Monday, December 26, 2011

The Summer of our Discontent

The dishevelled figure—wrapped in felted bath robe—mutters like the stuttering splash of rotten guttering
Poised to stagger from his jungle of mildewed sheep-skins and irrelevant documentation. Here he is again.
But carbon-steel pocket knife—honed like the devil—is prepared: chromium leopard’s claw under moon.
The vituperate vagrant sits: eyes slanting into horizons of stained canvas and wood bark matured in silt
Wearied with compound comparisons – exclusively re-shuffling themselves from self-restricted decks.
He said little—but what there was—was more than sufficient for lacklustre polygamous yarns,
‘Tales of honour’ won and lost by fantastic figures shrouded in the safety of the murmured word.
It became self-evident that reality should spill like fermented blood into the ear’s excitable oxygen
But shabby department-of-the-interior cannot play for higher stakes than endeavouring to persevere.

Effluvium of egalitarian etiquette effects attempts limp erections in the silhouette of flaking lime-plaster
But nothing is explicated—nothing is said or sung—and nobody listens to the words they’ve never heard.
The wise have nothing to offer to attenuated pygmies groping blind in the ordure of rationalisation
The wise could feel for their sorrow – could wish to make a difference to their stunted rheumatic science.
But damn! The trees here are essentially good! They populate the valley like a gathering of old friends
Trees flex muscular knuckles in earth—brace knees and ligaments against rock—ease arms into the sky.
Moss luxuriates a slow soft breath of sweet silent moisture—raiment of reclusive rain—against the mist.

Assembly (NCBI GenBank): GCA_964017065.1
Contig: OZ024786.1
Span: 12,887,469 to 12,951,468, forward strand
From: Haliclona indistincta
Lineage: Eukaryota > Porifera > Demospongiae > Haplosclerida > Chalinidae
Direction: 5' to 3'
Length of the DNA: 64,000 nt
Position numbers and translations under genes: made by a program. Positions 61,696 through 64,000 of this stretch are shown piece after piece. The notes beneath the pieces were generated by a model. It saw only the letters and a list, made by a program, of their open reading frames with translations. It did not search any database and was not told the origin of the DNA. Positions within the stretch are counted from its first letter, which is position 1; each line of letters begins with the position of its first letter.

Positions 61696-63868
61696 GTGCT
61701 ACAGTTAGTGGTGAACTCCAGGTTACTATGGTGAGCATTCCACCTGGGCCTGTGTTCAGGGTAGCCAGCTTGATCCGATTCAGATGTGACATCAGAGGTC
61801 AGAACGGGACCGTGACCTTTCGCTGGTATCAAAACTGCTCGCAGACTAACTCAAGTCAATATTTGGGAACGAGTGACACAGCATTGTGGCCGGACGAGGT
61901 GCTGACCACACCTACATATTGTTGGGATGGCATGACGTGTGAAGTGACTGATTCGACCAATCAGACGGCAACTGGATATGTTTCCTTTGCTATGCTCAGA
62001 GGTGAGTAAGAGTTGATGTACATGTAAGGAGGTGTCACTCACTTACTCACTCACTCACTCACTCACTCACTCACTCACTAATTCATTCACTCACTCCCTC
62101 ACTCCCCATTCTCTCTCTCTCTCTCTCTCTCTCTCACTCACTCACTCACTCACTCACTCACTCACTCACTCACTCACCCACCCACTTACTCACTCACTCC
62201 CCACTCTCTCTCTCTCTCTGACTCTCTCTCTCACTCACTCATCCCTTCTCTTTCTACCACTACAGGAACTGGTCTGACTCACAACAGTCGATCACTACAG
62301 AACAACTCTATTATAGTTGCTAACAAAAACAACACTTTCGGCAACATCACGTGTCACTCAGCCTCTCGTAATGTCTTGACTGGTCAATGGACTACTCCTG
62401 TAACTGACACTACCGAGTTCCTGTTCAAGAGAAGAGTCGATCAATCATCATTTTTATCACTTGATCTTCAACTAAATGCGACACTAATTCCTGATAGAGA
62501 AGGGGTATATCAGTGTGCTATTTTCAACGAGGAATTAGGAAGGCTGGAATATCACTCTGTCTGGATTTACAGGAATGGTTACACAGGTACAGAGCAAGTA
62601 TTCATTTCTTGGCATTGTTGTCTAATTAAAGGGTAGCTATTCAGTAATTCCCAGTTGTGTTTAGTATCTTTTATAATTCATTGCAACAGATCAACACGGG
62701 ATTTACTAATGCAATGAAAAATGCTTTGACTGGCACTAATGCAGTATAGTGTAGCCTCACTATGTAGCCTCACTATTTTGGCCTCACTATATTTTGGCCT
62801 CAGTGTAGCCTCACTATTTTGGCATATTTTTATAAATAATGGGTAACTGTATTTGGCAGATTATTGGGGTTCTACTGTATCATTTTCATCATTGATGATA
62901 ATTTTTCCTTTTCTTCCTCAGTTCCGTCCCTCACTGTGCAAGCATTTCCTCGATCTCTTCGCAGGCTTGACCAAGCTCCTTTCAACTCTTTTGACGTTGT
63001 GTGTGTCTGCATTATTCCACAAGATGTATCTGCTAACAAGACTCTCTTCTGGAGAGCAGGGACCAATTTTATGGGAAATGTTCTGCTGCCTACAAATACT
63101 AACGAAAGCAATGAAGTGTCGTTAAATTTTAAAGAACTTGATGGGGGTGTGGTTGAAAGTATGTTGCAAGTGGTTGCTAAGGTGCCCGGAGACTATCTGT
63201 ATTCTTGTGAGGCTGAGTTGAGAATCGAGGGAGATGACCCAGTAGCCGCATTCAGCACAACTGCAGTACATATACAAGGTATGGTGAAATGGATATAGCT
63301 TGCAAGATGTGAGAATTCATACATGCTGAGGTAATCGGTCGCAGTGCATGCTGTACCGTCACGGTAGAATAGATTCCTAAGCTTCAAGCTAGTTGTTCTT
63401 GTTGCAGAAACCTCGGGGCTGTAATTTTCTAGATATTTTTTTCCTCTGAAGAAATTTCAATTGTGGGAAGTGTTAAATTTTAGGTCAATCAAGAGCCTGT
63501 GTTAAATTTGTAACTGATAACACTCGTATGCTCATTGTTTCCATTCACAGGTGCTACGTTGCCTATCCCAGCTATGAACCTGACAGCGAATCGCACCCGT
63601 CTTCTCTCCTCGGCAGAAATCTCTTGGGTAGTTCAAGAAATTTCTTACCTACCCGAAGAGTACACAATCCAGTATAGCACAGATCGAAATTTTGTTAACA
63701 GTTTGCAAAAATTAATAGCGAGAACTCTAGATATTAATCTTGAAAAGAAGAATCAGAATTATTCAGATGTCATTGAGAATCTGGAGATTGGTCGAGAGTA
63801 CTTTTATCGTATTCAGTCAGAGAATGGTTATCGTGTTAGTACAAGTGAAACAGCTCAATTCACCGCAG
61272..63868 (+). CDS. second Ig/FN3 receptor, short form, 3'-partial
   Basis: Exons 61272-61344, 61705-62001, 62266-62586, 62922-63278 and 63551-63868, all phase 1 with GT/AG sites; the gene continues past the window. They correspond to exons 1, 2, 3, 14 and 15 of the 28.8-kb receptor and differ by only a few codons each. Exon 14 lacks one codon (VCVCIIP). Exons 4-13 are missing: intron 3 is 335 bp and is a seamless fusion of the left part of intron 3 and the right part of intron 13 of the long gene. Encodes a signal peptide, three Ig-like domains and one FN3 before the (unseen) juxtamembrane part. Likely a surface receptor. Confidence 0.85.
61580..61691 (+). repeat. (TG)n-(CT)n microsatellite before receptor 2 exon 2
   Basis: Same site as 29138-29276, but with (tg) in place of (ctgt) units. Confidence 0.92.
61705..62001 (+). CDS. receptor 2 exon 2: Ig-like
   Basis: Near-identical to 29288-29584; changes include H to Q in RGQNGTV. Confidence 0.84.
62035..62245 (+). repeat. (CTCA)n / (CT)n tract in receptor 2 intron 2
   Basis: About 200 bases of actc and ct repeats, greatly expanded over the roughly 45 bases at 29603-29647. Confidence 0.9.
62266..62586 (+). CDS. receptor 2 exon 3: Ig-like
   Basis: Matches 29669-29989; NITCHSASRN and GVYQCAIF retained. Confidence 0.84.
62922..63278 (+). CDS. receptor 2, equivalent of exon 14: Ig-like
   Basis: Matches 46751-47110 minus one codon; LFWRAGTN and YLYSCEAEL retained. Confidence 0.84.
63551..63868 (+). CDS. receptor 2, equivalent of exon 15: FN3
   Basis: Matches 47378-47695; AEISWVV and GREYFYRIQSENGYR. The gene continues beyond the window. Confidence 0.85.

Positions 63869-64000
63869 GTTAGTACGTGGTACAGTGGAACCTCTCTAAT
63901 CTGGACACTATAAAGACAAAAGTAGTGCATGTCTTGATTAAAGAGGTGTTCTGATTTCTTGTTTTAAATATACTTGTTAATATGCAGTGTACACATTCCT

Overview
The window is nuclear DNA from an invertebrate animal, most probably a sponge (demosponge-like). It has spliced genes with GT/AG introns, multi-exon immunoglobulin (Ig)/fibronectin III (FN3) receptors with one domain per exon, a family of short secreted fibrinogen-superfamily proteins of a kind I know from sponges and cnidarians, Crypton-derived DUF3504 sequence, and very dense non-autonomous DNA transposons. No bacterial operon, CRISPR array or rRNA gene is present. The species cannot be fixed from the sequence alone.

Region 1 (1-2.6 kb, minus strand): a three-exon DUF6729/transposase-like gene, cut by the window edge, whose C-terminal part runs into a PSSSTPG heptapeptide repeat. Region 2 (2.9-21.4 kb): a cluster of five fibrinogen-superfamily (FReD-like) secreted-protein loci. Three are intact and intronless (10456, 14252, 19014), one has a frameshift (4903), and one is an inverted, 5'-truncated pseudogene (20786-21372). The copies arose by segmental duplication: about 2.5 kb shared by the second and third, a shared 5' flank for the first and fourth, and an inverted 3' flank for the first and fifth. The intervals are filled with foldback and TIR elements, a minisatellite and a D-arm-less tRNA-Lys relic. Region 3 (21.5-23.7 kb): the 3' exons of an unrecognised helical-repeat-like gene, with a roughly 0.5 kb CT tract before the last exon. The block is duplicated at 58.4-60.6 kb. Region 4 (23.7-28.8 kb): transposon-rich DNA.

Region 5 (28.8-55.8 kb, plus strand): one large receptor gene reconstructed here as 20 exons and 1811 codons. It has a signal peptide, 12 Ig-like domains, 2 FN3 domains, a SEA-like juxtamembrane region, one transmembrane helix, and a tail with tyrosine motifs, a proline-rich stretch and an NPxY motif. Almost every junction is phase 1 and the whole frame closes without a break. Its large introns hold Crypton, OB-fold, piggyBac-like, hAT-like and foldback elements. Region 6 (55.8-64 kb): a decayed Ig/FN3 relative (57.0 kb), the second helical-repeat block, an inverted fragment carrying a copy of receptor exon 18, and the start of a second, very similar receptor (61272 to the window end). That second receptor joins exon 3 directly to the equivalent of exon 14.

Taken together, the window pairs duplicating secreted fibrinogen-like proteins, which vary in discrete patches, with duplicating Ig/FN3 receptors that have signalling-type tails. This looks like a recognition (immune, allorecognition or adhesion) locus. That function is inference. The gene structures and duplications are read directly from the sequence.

Birds carve sky – bending north into green tunnels of land summoned by the primal green of unseen force.
Barbaric clamour of rooks rivet adjacent dusk—menacing glory notwithstanding—shining, shining, shining.

If a mensch were here to be found – ground would swell from the core of Earth, flush with presentiments,
Festivals of fire would ignite torrid sanctity in acorned oaks: chestnut riding boots at the easy canter.
If shamans were still to be found, they’d notice the marvellous wild – and sing in words of graven gravel,
They’d compose songs of warm hearted welcome in the dialect of wind, rain, fog, and lowering cloud,
They’d raddle drums, and oil guns – reclining in the brave perfume of old leather and supple doe skin.
Then rain would fall in silken sheets in search of surfaces - conversing in a language of glimmering grey.
If inconsequential eccentrics were here, they’d take deep draughts of each element in streams of aching fire
They’d laugh the night of lunar spectrums – glamorous nocturnal vault coloured by a hundred thousand bats
They’d sing in valiant viaggiatory voices sparkling the salubrious star-field of each moment’s incendiary lust.

But pollarded human grove of hope and fear never comes close to reality of stone and earth – wind and rain
The wise gaze in puzzlement – incredulous as curmudgeonly bedraggled scullions attempt to eat chicken feathers.
The tribal chief is a gangling fellow who greets all comers with the ganglion of sly bravado of frozen fortitude
His common-law wives and urchins range the hills in search of food – returning with cold stiff fingers and sad stories.
But look! Autumn broods a mighty blast of air! Covens of sky-clad ladies spread their violet spectrum in the night!
Do not wait for leaf-mould to ravage your senses! There are combustible fragrances of peach coloured light!
Gallop—screaming into gales of unexpected rapture—with nothing in your hands but the weaponry of wonder!
Ravage trivial verbiage—flatulence of ox-headed coxcombs—and burn the sour lugubrious wreckage of arrogance!
Premonitions of glory arriven! Transform this Summer of our discontent’ into lucid tangs of luminous frost.

1st of January 2003

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About Doc Togden (Ngakpa Chögyam)

As the caption on the author-designed cover of Doc Togden's (Ngakpa Chögyam) upcoming collection of poetry ravings of a mild mannered maniac reads: